Editorial: Students of the University of Liberia preparing for final exams and graduation are being forced to stay home because of disengagement by lecturers and instructors in demand of salary arrears and salary disparities.
Operating under the body of the University of Liberia Faculty Association or ULFA, they issued a communique last week, disengaging from all academic activities until their demands are met
ULFA reached this conclusion despite assurance from the Government of Liberia to increase faculties’ salaries in what seems to be clearly belated.
However, the real victims of the current disengagement by the faculty are the more than 10,000 struggling students of the University of Liberia, the majority of whom cannot afford fees at private universities in the country, so are stock at the state-owned University with its huge capacity gap as a result of inadequate funding.
Those students have no choice but to endure unnecessary interruptions in their academic programs because of poor administrative leadership and decisions.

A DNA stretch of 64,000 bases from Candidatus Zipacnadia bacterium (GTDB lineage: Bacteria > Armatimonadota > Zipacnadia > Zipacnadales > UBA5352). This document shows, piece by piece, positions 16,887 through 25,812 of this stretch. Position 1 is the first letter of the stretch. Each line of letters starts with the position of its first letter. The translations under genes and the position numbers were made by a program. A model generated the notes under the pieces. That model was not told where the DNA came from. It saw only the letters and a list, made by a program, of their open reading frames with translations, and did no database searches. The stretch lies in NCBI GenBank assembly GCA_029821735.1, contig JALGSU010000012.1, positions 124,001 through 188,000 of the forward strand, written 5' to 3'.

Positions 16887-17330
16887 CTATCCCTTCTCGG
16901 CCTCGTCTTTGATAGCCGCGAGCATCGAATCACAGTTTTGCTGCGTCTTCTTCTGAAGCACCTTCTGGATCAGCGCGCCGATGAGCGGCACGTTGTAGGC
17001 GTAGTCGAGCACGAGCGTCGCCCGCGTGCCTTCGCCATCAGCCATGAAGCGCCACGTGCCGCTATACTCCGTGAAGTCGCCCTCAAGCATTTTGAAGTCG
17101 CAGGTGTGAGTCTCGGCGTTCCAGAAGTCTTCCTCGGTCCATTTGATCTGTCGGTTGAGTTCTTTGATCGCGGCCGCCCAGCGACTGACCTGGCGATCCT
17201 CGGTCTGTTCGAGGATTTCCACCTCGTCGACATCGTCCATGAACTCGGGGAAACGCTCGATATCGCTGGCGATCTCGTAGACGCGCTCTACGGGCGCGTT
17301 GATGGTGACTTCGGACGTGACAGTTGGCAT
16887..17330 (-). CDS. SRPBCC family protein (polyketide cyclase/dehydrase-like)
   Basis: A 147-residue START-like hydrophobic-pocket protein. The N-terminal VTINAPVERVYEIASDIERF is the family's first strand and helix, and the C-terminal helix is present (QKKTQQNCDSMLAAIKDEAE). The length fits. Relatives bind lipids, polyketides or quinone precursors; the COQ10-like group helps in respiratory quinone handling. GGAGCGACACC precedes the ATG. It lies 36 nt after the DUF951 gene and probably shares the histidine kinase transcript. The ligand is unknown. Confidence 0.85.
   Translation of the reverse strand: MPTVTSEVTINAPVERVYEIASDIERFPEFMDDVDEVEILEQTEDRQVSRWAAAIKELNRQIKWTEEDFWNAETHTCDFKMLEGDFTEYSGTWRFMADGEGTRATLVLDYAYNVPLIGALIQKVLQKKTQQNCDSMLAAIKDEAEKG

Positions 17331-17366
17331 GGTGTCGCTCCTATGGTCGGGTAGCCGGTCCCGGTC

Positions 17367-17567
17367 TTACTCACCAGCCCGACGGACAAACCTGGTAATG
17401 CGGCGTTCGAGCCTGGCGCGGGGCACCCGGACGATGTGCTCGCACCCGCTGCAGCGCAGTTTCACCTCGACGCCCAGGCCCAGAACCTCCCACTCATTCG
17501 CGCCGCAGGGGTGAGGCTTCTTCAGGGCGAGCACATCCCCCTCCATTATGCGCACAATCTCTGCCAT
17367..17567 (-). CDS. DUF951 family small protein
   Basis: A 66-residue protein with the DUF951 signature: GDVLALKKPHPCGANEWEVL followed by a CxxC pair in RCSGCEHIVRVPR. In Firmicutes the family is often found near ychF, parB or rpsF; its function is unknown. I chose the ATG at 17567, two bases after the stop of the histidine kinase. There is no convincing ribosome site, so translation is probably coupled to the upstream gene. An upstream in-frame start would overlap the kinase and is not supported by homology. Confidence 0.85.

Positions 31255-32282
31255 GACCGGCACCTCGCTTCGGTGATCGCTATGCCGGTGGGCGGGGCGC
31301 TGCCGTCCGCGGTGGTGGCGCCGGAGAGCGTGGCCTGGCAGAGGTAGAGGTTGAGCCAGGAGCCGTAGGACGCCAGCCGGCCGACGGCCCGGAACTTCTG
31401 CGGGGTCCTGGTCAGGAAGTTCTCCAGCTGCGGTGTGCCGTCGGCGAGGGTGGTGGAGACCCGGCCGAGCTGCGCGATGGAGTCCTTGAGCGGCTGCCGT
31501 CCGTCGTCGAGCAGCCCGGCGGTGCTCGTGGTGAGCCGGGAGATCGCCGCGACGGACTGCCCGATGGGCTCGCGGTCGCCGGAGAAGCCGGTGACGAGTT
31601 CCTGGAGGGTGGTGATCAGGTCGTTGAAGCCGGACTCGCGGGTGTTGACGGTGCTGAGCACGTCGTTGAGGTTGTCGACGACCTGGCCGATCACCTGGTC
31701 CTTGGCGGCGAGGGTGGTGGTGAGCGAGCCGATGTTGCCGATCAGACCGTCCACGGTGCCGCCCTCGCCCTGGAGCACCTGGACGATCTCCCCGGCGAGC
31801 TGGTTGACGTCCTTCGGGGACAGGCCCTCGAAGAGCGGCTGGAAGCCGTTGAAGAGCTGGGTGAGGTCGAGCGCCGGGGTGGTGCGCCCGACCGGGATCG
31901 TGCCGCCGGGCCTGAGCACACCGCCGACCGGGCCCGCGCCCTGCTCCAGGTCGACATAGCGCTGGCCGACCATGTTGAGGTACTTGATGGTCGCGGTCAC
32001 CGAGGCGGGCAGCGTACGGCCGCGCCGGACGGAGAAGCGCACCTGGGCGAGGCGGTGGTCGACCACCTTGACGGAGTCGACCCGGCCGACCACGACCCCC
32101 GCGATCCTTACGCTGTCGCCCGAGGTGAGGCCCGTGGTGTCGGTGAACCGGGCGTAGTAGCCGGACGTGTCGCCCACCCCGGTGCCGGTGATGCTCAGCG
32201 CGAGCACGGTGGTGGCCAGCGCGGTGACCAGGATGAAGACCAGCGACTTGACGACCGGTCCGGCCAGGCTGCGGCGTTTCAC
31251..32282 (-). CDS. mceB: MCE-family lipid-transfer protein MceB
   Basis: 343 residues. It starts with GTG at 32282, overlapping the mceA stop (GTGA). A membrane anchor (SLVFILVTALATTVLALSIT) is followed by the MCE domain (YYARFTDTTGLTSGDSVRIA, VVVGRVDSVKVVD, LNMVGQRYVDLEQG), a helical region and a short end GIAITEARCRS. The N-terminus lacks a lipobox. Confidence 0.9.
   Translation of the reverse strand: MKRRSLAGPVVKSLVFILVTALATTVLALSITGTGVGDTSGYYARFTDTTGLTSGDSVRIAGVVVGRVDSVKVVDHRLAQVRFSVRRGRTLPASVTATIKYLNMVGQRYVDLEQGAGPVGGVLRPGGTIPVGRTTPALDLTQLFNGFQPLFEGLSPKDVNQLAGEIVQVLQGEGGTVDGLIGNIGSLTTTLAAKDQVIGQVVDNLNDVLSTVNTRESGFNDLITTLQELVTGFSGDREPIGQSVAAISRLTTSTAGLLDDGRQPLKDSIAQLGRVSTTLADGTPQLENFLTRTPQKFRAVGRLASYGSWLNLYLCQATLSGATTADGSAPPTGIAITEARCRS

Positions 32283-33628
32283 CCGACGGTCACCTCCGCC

Finance Minister Samuel Tweah frantically made a last-minute negotiation with ULFA officials last week prior to their disengagement, asking them to return to the classroom with a promise to take charge of the payroll.
But his pleading did not yield any positive fruit, as the faculties abandoned lectures, demanding unpaid salaries and demeaning disparities in their monthly income.
It is becoming a trend for the Minister of Finance and Developing Planning Tweah to allow situations to reach crisis proportion before attempting to intervene somehow unsuccessfully. The case with teachers of the Monrovia Consolidated School System is one instance.
For God’s sake, can’t these protests be averted by early or pro-active interventions other than carrying water when a fire has already razed an entire building to the ground, as it was done with the case of the UL Faculty?
When potential conflict situations are allowed to reach points of disengagement, there are always accompanying unintended consequences or what economists called externalities, which students at the University of Liberia are currently going thru largely as a result of poor planning or failure to plan. The faculty disengagement clearly has offset the academic calendar and left students with uncertainty over when they will write exams before the Christmas holiday. https://thenewdawnliberia.com/liberia-ul-faculties-disengage-again/